Oriana's Reviews > Batman: The Dark Knight Returns

Batman by Frank Miller
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's review
Aug 30, 2010

liked it
bookshelves: read-2010, why-werent-you-better, books-with-pix, jugs-capes
Read from August 30 to September 10, 2010

book #5 for Jugs & Capes, my all-girl graphic-novel book club!


I missed the book-group discussion for this, which is a huge bummer; I would have loved to hear what my smart ladyfriends would have said. (I had a good excuse though: I went to go see ZZ Top instead. It was bad ass.)

In any case, I was really disappointed by this book. It's not just that it's not really my thing; it's not, but I really wanted to like it. It wasn't the violence, or the disjointed story, or the constant feeling that I was missing a lot of really important history, or the hype, or the fame, or the movies, or the kitch, or anything else. It was all of those things, true, but more than that, it just didn't jive at all with the image I've been handed about this book's game-changer-ness. It didn't blow my mind, and I really thought it was supposed to.

I mentioned this to a comics fanboy friend, and he got (unsurprisingly) very indignant. He went off on a long monologue about how, in one scene, Batman is shown wearing a sweatshirt, and how that boggled the brains of everyone in the comics world. According to my friend, before this book, no one had ever thought about what superheroes wear under their costumes. No one had thought about them lounging around at home, what their actual bodies looked like, what their personal styles were. And for Frank Miller to allow Batman to grow older and sit around the house in comfy clothes...well, it was a revelation.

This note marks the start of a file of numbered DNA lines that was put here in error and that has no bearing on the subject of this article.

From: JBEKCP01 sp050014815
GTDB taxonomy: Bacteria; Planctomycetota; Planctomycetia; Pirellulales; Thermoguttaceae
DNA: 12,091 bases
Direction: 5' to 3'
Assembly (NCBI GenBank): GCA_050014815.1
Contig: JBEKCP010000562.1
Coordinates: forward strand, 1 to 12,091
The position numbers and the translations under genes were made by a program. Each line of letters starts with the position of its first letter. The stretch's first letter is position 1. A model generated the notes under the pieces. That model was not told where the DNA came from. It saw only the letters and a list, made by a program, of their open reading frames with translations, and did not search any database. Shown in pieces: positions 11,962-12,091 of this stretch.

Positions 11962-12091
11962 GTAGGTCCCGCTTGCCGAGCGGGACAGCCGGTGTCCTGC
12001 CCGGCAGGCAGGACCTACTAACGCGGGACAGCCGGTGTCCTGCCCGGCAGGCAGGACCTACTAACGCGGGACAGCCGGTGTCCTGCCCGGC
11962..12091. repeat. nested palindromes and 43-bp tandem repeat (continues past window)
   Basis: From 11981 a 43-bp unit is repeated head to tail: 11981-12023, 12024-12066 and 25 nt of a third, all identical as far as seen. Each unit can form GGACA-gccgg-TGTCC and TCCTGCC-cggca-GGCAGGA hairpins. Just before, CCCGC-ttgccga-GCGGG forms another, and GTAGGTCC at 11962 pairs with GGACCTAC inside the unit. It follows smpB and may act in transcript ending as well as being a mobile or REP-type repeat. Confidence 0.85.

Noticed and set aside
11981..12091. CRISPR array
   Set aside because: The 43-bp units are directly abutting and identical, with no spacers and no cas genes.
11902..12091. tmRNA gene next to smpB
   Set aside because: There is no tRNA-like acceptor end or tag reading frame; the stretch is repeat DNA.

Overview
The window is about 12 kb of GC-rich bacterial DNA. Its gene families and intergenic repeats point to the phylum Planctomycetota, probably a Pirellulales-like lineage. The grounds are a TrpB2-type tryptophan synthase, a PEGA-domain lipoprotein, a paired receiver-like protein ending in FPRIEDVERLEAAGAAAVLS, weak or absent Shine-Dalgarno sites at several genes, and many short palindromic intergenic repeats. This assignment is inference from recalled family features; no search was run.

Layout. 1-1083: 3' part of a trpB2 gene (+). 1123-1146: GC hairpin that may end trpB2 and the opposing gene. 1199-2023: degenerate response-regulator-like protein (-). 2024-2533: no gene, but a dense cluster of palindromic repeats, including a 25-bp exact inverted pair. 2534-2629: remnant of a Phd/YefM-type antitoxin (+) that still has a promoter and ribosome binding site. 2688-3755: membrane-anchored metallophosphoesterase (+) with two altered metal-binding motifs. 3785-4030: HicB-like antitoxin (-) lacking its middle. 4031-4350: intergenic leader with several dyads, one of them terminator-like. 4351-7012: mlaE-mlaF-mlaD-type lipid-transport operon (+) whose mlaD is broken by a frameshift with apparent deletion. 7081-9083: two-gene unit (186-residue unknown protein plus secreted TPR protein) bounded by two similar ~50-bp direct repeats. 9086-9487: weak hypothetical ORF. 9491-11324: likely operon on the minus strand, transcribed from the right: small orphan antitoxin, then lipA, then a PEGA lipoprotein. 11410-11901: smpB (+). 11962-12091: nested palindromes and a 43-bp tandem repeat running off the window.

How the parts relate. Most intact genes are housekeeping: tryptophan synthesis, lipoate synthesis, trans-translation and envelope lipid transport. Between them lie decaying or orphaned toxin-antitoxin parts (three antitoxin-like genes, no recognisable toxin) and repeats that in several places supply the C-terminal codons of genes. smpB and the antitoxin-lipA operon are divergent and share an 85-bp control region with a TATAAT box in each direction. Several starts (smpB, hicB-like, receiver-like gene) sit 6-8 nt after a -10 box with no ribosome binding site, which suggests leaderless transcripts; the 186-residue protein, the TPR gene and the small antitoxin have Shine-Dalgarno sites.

But here's the thing: that's just not true anymore.

I kind of felt the same way about reading this that I felt when I watched Citizen Kane for the first time, which was only a few years ago. (You can see that there are great gaping holes in my pop-culture knowledge.) I know that Kane and Dark Knight are meant to be both pinnacles and ground-breakers of their respective forms. And I could kind of understand how that might have been true then, but now? In 2010, for me to come to Dark Knight with no knowledge of comic-book history and tropes, living in a CGI world, an indie-fabulous world, a YouTube world, a world where everything Frank Miller and Orson Welles did then has now been exponentially permutated and shifted and reconsidered from every possible angle...well, their efforts just aren't that impressive anymore.

Which made me question the whole idea of a "classic", you know? I mean, shouldn't a classic transcend time? If the newness and original-ness can't continue to be impressive and interesting a decade or so later, what are you left with? A relic, it seems to me.
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message 1: by Michael (new)

Michael Frank Miller and Klaus Janson have so incredibly many fans in the comic fandom! But I felt almost the same when I read the Daredevil-run by them. I wanted to love it, but then I had to be honest to myself and admit that I liked Gene Colan much, much better. But I´m afraid this is a social suicide...

Oriana Haha that's too fanboy-ish for me, I don't know who Gene Colan is. : )

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